The chart below visualizes our predicament plainly. It has always been mathematically impossible (not to mention intellectually bankrupt) to expect to grow one's debt at twice the rate of one's income in perpetuity:
All but the most blinkered can rapidly work out the fallacy captured in the above chart. Sooner or later, borrowing at a faster rate than income growth was going to end because it has to. Again, it's just math. Math that our central planners seem blind to, by the way -- all of whom embrace "More debt!" as a solution, not a problem.
Despite being given the opportunity to re-think their strategy in the wake of the 2008 credit crisis, the world's central banks instead did everything in their considerable power to create conditions for the most rapid period of credit accumulation in all of history:
Lesson not learned!
The chart's global debt number is only larger now, somewhere well north of $200 trillion here in Q1 2016. But consider, if you will, that entire world had 'only' managed to accumulate $87 trillion in total debt by 2000 (this is just debt, mind you, it does not include the larger amount of unfunded liabilities). Yet governments then managed to pour on an additional $57 trillion just between the end of 2007 and the half way point of 2014, just seven and half short years later.
Was this a good idea? Or monumental stupidity? We're about to find out.
My vote is on stupidity.
Banks In Trouble
In just the first few weeks of 2016, the prices of many bank stocks have suddenly dropped to deeply distressed territory. And the price of insurance against default on the bonds of those banks is now spiking.
While we don't know exactly what ails these banks -- and, if history is any guide, we probably won't find out until after this next crisis is well underway -- but we can tell from the outside looking in that something is very wrong.
In today's hyper-interconnected world of global banking, if one domino falls, it will topple any number of others. The points of connectivity are so numerous and tangled that literally no human is able to predict with certainty what will happen. Which is why the action now occurring in the banking sector is beginning to smell like 2008 all over again:
Gundlach Says 'Frightening' Seeing Financial Stocks Below Crisis
Feb 5, 2016
DoubleLine Capital's Jeffrey Gundlach said it's "frightening" to see major financial stockstrading at prices below their financial crisis levels.
He cited Deutsche Bank AG and Credit Suisse Group AG as examples in a talk outlining bearish views at a conference in Beverly Hills, California, on Friday. Both banks fell this week to their lowest levels since the early 1990s in European trading.
"We see the price of major financial stocks, particularly in Europe, which are truly frightening," Gundlach said. "Do you know that Credit Suisse, which is a powerhouse bank, their stock price is lower than it was in the depths of the financial crisis in 2009? Do you know that Deutsche Bank is at a lower price today than it was in 2009 when we were talking about the potential implosion of the entire global banking system?"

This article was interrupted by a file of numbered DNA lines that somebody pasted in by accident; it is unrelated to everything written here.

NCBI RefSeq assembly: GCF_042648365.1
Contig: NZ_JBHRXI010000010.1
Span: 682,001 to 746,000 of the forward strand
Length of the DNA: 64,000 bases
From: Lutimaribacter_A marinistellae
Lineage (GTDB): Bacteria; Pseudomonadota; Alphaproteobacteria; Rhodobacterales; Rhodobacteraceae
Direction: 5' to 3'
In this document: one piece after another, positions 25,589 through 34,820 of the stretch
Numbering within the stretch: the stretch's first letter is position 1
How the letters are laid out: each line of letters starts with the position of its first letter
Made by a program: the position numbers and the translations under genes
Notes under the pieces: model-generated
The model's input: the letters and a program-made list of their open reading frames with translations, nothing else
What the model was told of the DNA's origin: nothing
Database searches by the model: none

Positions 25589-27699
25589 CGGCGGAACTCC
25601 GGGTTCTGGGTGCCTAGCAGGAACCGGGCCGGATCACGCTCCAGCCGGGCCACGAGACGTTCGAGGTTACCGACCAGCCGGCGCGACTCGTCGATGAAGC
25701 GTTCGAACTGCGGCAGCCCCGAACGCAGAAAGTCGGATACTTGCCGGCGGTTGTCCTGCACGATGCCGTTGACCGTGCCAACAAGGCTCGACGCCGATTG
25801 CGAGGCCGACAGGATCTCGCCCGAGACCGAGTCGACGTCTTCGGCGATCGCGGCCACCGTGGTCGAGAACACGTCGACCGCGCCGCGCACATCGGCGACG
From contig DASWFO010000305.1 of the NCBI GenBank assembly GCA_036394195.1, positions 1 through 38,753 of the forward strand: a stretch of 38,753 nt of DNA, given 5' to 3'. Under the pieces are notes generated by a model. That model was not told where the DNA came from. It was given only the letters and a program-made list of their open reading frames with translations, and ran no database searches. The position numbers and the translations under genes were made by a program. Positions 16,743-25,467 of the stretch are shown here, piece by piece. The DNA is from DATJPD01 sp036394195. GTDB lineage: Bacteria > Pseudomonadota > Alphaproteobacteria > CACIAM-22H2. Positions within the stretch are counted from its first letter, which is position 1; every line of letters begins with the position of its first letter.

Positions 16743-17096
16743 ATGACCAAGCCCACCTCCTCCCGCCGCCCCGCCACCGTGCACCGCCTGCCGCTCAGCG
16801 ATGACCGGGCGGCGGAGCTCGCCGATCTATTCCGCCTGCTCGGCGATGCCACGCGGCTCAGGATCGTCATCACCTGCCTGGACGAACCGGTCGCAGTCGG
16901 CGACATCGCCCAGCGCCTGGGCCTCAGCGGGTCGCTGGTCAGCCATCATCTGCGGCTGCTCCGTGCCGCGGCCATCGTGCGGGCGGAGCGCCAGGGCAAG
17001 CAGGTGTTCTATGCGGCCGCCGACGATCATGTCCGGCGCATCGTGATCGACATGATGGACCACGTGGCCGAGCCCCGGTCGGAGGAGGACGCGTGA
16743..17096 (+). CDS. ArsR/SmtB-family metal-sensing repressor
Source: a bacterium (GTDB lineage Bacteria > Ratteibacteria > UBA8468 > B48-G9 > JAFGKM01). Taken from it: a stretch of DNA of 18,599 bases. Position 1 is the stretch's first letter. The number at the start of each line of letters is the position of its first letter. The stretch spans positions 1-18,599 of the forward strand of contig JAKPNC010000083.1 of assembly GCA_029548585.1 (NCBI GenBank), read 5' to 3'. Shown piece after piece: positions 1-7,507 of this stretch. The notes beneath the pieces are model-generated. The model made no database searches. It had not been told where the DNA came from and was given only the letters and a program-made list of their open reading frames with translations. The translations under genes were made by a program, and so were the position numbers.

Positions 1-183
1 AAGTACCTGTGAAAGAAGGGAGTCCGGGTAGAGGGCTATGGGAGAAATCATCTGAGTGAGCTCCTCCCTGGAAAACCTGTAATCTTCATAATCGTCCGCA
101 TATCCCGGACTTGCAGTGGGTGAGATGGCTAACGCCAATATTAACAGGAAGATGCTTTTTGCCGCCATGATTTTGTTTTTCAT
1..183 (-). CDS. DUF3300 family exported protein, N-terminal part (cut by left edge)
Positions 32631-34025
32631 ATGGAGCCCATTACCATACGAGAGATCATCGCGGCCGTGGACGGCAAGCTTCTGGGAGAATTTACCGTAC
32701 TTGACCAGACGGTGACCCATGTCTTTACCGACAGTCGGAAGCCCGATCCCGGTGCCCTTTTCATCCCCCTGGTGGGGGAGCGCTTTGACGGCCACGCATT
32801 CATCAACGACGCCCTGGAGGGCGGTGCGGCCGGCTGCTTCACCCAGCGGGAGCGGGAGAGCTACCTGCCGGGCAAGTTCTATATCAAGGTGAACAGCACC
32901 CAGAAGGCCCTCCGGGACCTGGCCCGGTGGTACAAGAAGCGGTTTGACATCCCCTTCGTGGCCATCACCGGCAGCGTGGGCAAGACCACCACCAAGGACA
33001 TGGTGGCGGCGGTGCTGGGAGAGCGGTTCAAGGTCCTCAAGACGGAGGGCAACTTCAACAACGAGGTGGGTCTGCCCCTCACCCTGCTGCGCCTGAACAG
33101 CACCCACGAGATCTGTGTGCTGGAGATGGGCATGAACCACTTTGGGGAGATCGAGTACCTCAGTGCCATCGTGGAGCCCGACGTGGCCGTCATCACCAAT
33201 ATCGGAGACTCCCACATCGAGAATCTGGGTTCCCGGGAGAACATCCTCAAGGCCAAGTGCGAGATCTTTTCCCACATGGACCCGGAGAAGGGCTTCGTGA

This time it looks like the trouble is likely to begin in Europe, where we've been tracking the woes of Deutsche Bank (DB) for a while. But in Italy, banks are carrying 18% non-performing loans and an additional double digit percentage of 'marginally performing' or impaired loans. Taken together, these loans represent more than 20% of Italy's GDP, which is hugely problematic.
The Italian banking sector may have upwards of 25% to 30% bad or impaired loans on the books. That means the entire banking sector is kaput. Finis. Insolvent and ready for the restructuring vultures to take over.
On average, in a fractional reserve banking system operating at a 10% reserve ratio, when a bank's bad loans approach its reserve ratio, it's pretty much toast. By 15% that's pretty much a certainty. By 20% you just need to figure out which resolution specialist to call. At 25% or 30%, you probably should pack a bag and skip town in the dead of night.
This handy chart provides some of the context for Europe more broadly. I've highlighted everything from Europe in yellow, showing how the banks there currently top the list of awfulness:
The extreme weakness in European financial shares, combined with other factors, is dragging down Europe's stock market dramatically. The decline has now wiped out all of 2015's market gains and has broken convincingly below the neckline (yellow line, below) of a typical "Head & Shoulders" formation:
Since the beginning of the year, the stock prices of these select banks are down (as of COB Friday 2/5/16):
- DB -28.3%
- Credit Swiss -29.9%
- MS -22.6%
- C -22.0%
- Barclays -21.7%
- BAC -21.2%
- UBS -20.3%
- RBS -19.6%
Those are pretty hefty losses over a short period of time, and that's meaningful. While the headline equity indexes are managing to keep their losses minimized, these bellwether stocks from the critical finance sector are stampeding out the back door.
And when I say 'critical', I mean in the sense that a hefty amount of the overall earnings within the S&P 500 and other major stock indexes were fraudulent profits were derived from the banks feeding on central bank thin-air money and front-running central bank policy.
What's there to worry about? Well, just pick something. It could be a combination of headwinds conspiring to drag down bank earnings from here. Take your pick: reduced trading and M&A revenue, and lower profits from ridiculously flat yield curves and negative interest rates.
However, we have to include the possibility that No more bailouts are coming. Why not? Mainly because it would be politically incendiary at this moment to even try such a thing. Public resentment of the banks is high all over the world, and in the US specifically, there's an election primary that is hinging for the Democrats on Wall Street coziness. Maybe the markets are pricing that in?Please continue reading from: